May 5, 2013


Asif Kapadia, 2010

Archival footage fuels this documentary that tells the story of Ayrton Senna, the champion Formula One racer. The film uses a combination of interview footage, in-car camera footage, and news footage to paint a fast-paced, compelling picture. I was guilty of not knowing anything about Senna going into this film, but that only made it better. I am also guilty of not being a fan of racing, but I was on the edge of my seat throughout it. Senna was a talented, humble, reserved figure with a high racing IQ. He was determined to make his mark in the sport, and it didn't take long to do so. Clearly a prodigy-type, he was born to excel at Formula One. I liked the honesty of finding out that Senna came from a privileged background, but never had to make any excuses for himself. He was an intimidating force on the track without having to be an intimidating figure off of it. Some fly-on-the-wall shots of pre-race discussions do a good job of displaying Senna's confidence and ability to assess the conditions of the racetrack. The noticeable sense of animosity from other the other racers really showed Senna's threatening ability.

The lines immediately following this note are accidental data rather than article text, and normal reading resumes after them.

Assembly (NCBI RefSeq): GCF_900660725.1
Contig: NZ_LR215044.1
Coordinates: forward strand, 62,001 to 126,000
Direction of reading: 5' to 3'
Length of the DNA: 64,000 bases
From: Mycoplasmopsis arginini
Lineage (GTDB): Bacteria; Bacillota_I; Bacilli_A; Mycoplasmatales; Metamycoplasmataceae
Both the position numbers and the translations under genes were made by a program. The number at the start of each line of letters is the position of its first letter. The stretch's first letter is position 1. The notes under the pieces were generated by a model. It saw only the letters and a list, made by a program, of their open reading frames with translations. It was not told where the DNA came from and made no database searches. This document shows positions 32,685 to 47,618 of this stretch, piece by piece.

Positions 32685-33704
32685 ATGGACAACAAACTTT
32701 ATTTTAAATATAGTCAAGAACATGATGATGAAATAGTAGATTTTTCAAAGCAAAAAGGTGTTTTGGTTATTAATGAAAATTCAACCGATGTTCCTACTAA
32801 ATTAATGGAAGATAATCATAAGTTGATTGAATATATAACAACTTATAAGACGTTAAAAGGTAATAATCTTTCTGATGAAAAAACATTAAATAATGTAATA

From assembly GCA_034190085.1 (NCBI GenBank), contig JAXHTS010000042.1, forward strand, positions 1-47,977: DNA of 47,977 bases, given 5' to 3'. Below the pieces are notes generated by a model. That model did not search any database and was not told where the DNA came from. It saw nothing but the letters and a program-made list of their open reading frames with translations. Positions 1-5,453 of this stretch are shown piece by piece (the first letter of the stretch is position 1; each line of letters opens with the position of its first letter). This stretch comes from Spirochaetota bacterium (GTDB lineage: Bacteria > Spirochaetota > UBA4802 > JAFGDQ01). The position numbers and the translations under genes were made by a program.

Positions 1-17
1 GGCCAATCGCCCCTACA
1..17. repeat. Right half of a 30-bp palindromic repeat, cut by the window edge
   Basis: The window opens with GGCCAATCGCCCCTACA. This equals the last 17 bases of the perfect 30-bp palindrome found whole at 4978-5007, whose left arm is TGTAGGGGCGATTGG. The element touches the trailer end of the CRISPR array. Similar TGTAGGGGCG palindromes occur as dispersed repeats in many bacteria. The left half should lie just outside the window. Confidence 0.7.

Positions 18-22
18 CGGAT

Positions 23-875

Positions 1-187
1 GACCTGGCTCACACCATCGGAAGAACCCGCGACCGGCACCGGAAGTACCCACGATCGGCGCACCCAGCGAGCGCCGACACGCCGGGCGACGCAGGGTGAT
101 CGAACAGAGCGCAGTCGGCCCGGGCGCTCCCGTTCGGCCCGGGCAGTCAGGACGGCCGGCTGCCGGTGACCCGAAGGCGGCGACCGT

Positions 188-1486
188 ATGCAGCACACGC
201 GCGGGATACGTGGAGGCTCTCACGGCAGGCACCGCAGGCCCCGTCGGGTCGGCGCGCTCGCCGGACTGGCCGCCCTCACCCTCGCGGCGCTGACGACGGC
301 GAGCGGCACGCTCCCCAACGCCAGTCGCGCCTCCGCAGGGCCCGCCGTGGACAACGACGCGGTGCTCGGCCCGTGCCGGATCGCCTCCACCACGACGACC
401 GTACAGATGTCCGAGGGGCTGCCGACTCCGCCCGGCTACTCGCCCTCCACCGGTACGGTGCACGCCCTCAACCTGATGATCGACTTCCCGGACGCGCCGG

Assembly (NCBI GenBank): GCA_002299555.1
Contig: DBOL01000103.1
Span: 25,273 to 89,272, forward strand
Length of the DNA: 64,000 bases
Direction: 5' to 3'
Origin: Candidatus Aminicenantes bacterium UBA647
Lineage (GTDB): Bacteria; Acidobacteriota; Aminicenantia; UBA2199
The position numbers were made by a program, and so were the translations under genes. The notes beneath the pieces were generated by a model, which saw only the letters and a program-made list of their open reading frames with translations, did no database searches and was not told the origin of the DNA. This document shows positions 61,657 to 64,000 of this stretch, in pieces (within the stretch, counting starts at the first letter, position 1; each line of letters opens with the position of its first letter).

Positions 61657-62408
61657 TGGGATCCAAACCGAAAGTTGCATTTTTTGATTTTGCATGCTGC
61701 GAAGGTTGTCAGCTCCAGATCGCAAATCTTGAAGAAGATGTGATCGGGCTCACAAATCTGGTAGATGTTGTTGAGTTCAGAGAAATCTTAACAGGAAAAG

The method used in making this film is so refreshing. I've never seen a documentary that is made using 100% archival footage, and I'm eager to see more films like this. The wealth of footage provided a perspective that helped to quickly identify with Senna. You literally see the physical evolution of his persona, from a teenage go-kart racer to a confident Formula One racer at the peak of his career. He was not only a racer but an inspiring patriotic figure to poverty-stricken Brazil. The imagery of a nation behind a single figure is quite powerful.

This is a documentary with no faults, at least none that I can think of. Even the soundtrack, done by Antonio Pinto, was perfectly fitting. It was present without being too pronounced and distracting - reminding me of a more ambient Chemical Brothers. This one sat on my Netflix queue for over a year, even after hearing many people raving about it. Wish I had watched it then, but happy I did now.

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